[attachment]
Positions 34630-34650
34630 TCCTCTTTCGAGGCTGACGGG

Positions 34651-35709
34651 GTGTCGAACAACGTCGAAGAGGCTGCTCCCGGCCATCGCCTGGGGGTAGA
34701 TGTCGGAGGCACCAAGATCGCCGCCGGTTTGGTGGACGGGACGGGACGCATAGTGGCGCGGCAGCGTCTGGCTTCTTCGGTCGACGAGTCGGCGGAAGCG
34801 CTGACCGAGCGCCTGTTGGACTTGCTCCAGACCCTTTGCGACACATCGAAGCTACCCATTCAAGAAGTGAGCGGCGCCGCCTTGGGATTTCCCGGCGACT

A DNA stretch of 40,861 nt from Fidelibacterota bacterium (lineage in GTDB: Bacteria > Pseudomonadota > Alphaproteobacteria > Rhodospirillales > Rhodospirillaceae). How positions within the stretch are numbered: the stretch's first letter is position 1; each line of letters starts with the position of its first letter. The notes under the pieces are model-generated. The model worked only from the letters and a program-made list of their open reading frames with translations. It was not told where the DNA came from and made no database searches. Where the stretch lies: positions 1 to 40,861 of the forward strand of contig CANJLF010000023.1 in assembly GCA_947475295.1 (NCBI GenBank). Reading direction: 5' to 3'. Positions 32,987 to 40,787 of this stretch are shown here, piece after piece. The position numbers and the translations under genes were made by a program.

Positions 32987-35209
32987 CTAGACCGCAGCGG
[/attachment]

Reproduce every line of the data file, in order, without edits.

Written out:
Positions 34630-34650
34630 TCCTCTTTCGAGGCTGACGGG

Positions 34651-35709
34651 GTGTCGAACAACGTCGAAGAGGCTGCTCCCGGCCATCGCCTGGGGGTAGA
34701 TGTCGGAGGCACCAAGATCGCCGCCGGTTTGGTGGACGGGACGGGACGCATAGTGGCGCGGCAGCGTCTGGCTTCTTCGGTCGACGAGTCGGCGGAAGCG
34801 CTGACCGAGCGCCTGTTGGACTTGCTCCAGACCCTTTGCGACACATCGAAGCTACCCATTCAAGAAGTGAGCGGCGCCGCCTTGGGATTTCCCGGCGACT

A DNA stretch of 40,861 nt from Fidelibacterota bacterium (lineage in GTDB: Bacteria > Pseudomonadota > Alphaproteobacteria > Rhodospirillales > Rhodospirillaceae). How positions within the stretch are numbered: the stretch's first letter is position 1; each line of letters starts with the position of its first letter. The notes under the pieces are model-generated. The model worked only from the letters and a program-made list of their open reading frames with translations. It was not told where the DNA came from and made no database searches. Where the stretch lies: positions 1 to 40,861 of the forward strand of contig CANJLF010000023.1 in assembly GCA_947475295.1 (NCBI GenBank). Reading direction: 5' to 3'. Positions 32,987 to 40,787 of this stretch are shown here, piece after piece. The position numbers and the translations under genes were made by a program.

Positions 32987-35209
32987 CTAGACCGCAGCGG